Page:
Insurers on the Hook for $1Billion in Returns

Updated on

Insurers on the Hook for $1Billion in Returns

Changes in federal health regulations will force insurers to return up to $1 billion to both businesses and end consumers this year alone, according to a report from the non-partisan Kaiser Family Foundation. Goldman Sachs Group, Inc. estimates an even higher rebate total, at $1.2 billion. Kaiser estimates that approximately 31% of individual policy holders will be getting rebates, averaging $127 per person over about 3.4 million individuals. Approximately 28% of small businesses will also be getting refunds, receiving about $76 per employee.

The new federal health regulations include a provision that requires firms to comply with a certain medical-loss ratio, which is simply the share of premiums that pay for medical expenses. Under this arrangement, 80% of premium revenue from both individuals and small business, and 85% of premium revenue from large corporate policies must be spent on claims and health quality improvement. When an insurer doesn’t spend enough on health costs, the difference is refunded to the policy holders.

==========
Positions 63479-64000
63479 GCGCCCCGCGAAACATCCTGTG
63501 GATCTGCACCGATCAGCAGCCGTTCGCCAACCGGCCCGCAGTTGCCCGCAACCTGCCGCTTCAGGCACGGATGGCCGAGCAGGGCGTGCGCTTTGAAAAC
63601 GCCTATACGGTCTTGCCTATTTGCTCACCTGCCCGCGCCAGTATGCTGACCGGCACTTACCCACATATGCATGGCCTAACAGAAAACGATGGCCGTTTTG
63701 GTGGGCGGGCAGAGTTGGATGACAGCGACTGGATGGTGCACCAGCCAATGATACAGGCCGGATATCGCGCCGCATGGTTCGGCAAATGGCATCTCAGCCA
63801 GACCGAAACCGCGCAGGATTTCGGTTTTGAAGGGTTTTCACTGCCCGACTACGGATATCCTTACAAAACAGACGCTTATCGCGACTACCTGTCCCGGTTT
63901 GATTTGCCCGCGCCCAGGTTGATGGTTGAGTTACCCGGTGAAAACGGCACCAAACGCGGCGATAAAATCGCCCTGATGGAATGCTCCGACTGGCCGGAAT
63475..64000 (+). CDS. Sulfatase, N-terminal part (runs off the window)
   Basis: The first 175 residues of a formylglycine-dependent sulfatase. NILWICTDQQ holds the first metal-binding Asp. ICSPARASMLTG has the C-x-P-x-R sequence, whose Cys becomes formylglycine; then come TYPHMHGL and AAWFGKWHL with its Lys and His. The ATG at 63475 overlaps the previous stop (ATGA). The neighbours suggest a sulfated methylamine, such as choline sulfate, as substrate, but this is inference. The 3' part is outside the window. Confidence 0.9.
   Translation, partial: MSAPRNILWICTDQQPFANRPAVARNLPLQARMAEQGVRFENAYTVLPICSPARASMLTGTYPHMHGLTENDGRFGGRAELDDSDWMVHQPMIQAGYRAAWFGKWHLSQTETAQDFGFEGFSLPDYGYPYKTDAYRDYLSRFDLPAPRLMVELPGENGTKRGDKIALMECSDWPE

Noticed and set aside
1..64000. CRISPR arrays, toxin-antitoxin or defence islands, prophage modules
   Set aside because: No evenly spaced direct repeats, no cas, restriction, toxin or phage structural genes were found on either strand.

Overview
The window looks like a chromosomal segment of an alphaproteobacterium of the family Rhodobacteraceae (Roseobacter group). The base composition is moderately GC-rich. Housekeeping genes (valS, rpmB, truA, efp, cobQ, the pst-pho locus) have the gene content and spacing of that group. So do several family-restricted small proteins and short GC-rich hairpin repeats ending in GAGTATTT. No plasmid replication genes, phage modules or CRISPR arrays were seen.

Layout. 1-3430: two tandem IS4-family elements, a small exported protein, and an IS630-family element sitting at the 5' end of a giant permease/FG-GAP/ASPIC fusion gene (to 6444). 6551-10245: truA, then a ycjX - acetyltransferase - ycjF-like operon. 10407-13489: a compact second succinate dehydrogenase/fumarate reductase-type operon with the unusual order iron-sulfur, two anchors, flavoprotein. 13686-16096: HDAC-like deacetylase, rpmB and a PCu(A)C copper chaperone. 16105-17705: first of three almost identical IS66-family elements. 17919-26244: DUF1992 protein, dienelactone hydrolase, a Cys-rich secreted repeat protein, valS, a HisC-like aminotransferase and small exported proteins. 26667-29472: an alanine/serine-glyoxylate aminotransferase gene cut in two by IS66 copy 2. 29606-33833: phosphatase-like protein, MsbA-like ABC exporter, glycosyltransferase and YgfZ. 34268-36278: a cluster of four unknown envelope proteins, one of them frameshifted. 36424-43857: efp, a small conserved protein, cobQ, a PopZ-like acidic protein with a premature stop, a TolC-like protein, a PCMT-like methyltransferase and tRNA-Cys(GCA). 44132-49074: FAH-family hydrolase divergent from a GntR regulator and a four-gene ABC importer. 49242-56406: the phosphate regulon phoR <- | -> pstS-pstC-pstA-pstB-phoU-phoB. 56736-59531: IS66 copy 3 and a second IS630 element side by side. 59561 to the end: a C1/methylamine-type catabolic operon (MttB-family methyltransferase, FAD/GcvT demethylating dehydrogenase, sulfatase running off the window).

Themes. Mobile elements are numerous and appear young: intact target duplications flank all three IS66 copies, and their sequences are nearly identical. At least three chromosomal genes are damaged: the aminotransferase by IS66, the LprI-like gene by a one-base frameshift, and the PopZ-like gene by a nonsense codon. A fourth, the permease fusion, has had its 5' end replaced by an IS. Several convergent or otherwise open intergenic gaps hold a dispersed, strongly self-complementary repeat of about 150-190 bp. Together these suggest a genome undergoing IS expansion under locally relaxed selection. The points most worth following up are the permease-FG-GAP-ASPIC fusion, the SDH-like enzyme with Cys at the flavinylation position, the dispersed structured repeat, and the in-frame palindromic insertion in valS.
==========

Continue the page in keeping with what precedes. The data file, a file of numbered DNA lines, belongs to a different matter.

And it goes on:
Goldman Sachs Group, Inc. (NYSE:GS)  indentified the firms that will be providing major refunds in their analysis. This includes UnitedHealth Group Inc. (NYSE:UNH) at $307 million, Aetna Inc. (NYSE:AET) at $177 million and WellPoint, Inc. (NYSE:WLP) at $94 million. These amounts would have already been included in earnings results and projections, though as with all estimates, it is possible that the refunds are higher or lower than original projections. However, this is likely to have a minimal impact on earnings as a higher refund simply would be reflective of higher than expected profits from the policies, with the impact of the two changes mitigating each other. It is likely that insurers would have reduced premiums upon the change in regulation in order to avoid higher refunds.

The Wall Street Journal’s Anna Wilde Mathews reported that the estimates do not include all of the rebates that will be paid in California; however, the company’s again would have already provisioned these refunds in their results and estimates.

Leave a Comment